When I was expecting my first baby, I received a lot of parenting advice from well-meaning friends. Many of these advice would revolve around the sleeping habits of the baby. I thought, how difficult can it be to get the baby to sleep? Shouldn’t the baby just sleep when he’s tired? After all, we often say to people after a good night’s sleep that we slept like a baby! Whoever coined that term obviously did not have a baby like mine!
My husband and I had spent time painstakingly decorating the baby’s room and we were totally convinced that the baby would sleep in his cot, in his own room, from day one. However, our baby had other ideas in mind. He decided that he would not sleep unless he was held in our arms and only if certain mysterious conditions (which took us months to figure out) were met. Did I mention that he was also born with an amazing lung capacity? He would cry for hours if those mysterious conditions were not met and sleep training was no walk in the park for us at all. We even had concerned neighbours knocking on our door after enduring the baby’s loud crying for hours.
It became apparent to us very quickly that for us to get any sleep, one of us would have to either sleep with the baby in his room, or to move him into our room. We eventually decided that we will move the baby into our room, so that it was easier for us to cope with the frequent waking (he would wake up screaming to be fed every 1.5 hours for the first three months!).
The key is in creating a balance between the needs of the baby and the needs of your relationship with your spouse.
After months of stressing over our lack of success in sleep-training and trying to figure out how to get our son to sleep peacefully, my mum offered these words of wisdom to us, “Eventually, everybody sleeps! Quit stressing and just go with the flow.” That made me wonder why some of us get so hung-up about sleep-training and whether co-sleeping is acceptable or not. After all, there have been many generations of families who have slept in the same room while growing up.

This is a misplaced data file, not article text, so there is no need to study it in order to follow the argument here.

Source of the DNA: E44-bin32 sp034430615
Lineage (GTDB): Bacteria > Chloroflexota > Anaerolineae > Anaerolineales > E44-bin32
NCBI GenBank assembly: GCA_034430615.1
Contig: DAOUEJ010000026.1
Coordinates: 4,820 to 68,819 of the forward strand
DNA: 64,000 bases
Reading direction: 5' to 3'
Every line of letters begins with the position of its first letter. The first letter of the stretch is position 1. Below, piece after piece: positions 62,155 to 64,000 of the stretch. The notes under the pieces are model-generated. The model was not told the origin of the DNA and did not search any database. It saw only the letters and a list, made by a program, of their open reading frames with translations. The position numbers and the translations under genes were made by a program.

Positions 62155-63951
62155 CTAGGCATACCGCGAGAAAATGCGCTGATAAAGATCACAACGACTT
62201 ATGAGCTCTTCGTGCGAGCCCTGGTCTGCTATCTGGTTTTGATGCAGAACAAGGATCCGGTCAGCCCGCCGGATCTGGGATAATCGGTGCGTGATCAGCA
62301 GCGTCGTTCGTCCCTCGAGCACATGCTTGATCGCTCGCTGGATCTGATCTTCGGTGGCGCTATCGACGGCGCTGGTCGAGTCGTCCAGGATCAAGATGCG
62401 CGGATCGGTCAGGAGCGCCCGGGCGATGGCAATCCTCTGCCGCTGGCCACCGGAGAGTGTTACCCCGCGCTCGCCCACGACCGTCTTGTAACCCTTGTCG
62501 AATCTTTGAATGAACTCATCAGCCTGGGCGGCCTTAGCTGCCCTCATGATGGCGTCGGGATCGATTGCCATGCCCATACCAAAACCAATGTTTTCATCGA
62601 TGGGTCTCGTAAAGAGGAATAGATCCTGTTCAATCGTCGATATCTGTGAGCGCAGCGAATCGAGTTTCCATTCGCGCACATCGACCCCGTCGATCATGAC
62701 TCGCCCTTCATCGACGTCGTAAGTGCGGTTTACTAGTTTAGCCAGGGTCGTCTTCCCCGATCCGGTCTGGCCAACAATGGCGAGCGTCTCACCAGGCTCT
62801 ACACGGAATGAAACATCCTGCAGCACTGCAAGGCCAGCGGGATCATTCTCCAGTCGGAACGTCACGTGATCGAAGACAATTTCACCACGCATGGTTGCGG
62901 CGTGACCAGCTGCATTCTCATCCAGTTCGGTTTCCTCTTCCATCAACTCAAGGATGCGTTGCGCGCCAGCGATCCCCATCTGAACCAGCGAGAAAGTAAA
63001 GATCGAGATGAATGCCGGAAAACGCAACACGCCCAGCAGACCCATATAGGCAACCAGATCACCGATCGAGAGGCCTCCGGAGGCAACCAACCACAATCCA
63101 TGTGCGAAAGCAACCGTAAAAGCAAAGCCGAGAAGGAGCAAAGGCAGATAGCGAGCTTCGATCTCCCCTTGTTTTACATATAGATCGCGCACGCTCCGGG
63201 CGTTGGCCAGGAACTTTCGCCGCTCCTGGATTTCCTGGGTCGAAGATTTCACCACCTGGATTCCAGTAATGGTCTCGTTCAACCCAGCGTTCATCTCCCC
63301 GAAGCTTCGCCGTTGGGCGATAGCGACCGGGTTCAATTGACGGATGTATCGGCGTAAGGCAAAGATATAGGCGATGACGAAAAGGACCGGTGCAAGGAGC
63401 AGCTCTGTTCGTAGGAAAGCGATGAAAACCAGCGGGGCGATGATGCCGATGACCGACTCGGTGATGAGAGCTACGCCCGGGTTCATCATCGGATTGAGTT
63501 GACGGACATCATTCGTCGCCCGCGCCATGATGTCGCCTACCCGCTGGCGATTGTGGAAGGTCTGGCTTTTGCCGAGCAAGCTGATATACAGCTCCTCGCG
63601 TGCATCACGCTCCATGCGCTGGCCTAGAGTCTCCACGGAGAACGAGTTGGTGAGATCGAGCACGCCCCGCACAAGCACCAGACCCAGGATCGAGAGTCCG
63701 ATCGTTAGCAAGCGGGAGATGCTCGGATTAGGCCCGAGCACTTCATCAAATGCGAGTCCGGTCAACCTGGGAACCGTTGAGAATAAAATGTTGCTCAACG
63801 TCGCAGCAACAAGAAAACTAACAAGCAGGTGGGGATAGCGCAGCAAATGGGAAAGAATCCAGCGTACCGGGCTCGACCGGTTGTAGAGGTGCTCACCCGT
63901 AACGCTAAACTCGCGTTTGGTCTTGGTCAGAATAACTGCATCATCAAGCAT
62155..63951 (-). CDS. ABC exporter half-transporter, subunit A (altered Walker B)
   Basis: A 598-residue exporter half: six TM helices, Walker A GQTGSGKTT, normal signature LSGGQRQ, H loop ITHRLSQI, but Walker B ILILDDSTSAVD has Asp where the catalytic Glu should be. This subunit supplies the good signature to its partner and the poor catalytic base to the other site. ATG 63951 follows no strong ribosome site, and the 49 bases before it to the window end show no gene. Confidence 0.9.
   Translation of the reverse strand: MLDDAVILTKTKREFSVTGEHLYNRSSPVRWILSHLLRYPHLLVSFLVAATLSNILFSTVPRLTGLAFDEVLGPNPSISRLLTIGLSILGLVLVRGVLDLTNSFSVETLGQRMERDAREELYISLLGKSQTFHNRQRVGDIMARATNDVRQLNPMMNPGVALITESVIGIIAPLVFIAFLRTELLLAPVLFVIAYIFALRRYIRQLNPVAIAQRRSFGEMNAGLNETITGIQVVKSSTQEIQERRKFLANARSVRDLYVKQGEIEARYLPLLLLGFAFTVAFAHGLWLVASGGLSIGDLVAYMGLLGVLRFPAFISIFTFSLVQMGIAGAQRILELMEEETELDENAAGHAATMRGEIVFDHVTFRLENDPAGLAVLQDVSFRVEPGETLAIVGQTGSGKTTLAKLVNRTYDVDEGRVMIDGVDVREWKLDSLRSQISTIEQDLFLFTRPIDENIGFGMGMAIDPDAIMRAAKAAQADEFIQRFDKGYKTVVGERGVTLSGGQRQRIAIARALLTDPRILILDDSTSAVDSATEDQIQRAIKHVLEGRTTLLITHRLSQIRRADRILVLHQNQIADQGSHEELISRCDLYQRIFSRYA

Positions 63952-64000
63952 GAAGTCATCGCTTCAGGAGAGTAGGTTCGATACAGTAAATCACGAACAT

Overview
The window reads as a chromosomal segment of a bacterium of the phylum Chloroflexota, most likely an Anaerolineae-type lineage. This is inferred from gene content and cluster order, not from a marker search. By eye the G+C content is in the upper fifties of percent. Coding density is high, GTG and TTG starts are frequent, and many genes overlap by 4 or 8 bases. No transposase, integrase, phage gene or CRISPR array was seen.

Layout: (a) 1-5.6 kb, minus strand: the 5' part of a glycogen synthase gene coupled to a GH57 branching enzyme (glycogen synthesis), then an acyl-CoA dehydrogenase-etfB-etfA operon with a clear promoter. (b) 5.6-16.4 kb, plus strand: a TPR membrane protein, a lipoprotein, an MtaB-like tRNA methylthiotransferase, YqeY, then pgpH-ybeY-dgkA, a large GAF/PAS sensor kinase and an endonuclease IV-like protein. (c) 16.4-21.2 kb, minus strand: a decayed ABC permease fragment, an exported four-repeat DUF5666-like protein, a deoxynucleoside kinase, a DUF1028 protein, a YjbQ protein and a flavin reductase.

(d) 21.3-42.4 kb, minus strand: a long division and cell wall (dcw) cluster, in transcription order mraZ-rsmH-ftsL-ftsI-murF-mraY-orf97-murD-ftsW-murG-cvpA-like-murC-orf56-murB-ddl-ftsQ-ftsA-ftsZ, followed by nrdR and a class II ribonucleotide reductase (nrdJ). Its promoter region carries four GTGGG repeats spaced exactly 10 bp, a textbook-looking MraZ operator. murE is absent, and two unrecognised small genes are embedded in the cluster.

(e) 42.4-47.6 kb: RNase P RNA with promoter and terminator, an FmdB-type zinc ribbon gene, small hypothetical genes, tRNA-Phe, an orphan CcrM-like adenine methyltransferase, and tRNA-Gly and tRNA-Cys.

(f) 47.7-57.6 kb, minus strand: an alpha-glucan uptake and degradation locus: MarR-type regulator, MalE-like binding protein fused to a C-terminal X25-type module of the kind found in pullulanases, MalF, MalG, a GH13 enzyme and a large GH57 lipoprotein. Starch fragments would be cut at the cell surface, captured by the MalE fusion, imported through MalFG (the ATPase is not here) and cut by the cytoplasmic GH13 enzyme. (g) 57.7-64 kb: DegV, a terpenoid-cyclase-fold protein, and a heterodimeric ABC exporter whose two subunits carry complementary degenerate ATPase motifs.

The key is in creating a balance between the needs of the baby and the needs of your relationship with your spouse. If co-sleeping is essential during the early days, agree together on when you will transit the baby to his own room and work towards it together. It might be a difficult transition at first, but your child will get used to it.
The baby should be “part” of the family, not the “centre” of the family. Certainly, it takes a tremendous amount of time and effort to care for a young baby. However, we have to make decisions on caring for our children that don't take a toll on our marriage. The greatest gift we can give our children is a strong marriage.
The greatest gift we can give our children is a strong marriage.
A great marriage doesn’t happen by accident—it requires time together. Even saying your goodnights well can keep a marriage strong. Some of the best time that a married couple has is right before they go to bed together. They are able to have physical intimacy, conversation, affection, etc. If having your child sleep in the same room is a permanent arrangement, you would need to be intentional in creating other opportunities to connect with each other.
My firstborn turns four this year and we have since welcomed a second child to our family who is so much better at sleeping in his cot. And for that, we are thankful even though we are still persuading our firstborn to sleep in his own room and to sleep through!
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